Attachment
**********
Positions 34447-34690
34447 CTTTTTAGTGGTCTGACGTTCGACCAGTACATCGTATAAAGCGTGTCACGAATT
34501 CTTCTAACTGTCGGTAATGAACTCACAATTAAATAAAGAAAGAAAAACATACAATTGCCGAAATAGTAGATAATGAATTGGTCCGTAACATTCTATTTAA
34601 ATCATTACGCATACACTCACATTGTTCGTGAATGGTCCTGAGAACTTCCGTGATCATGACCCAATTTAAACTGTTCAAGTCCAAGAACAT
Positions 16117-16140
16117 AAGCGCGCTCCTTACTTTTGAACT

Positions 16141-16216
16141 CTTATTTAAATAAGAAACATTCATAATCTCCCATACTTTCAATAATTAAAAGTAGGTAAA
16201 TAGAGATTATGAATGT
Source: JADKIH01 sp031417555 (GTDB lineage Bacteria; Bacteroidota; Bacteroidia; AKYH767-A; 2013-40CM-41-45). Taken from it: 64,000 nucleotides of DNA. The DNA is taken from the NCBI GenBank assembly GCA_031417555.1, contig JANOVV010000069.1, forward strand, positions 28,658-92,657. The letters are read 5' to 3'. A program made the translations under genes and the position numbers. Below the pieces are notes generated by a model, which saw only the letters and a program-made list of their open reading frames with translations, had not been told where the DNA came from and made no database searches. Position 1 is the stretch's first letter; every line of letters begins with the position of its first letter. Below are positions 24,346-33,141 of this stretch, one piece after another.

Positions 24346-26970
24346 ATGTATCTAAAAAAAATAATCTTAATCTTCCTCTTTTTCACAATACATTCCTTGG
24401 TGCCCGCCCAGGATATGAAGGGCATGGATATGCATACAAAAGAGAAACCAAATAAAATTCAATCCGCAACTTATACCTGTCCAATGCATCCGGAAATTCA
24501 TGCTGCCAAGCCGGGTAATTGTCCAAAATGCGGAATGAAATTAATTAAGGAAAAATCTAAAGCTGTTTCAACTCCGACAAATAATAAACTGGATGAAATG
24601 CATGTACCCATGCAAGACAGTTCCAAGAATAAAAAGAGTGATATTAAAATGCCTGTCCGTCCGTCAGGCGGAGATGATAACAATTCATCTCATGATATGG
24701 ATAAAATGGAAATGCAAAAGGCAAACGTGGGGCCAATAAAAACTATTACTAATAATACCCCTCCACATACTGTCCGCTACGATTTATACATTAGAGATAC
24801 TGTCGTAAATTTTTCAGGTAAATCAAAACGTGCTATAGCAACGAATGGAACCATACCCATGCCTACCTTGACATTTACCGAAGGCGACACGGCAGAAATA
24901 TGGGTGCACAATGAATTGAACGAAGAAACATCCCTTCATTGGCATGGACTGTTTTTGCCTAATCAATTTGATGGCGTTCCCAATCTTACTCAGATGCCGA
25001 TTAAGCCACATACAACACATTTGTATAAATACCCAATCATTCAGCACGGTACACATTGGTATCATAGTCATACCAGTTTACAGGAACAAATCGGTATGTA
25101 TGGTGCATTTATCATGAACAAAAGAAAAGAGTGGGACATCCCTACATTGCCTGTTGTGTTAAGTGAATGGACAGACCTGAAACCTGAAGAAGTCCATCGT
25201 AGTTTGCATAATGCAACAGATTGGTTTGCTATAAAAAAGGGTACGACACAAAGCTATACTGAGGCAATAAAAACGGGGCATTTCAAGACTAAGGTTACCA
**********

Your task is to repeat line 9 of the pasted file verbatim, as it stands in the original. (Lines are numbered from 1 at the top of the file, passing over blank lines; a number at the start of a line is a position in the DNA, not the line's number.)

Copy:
16201 TAGAGATTATGAATGT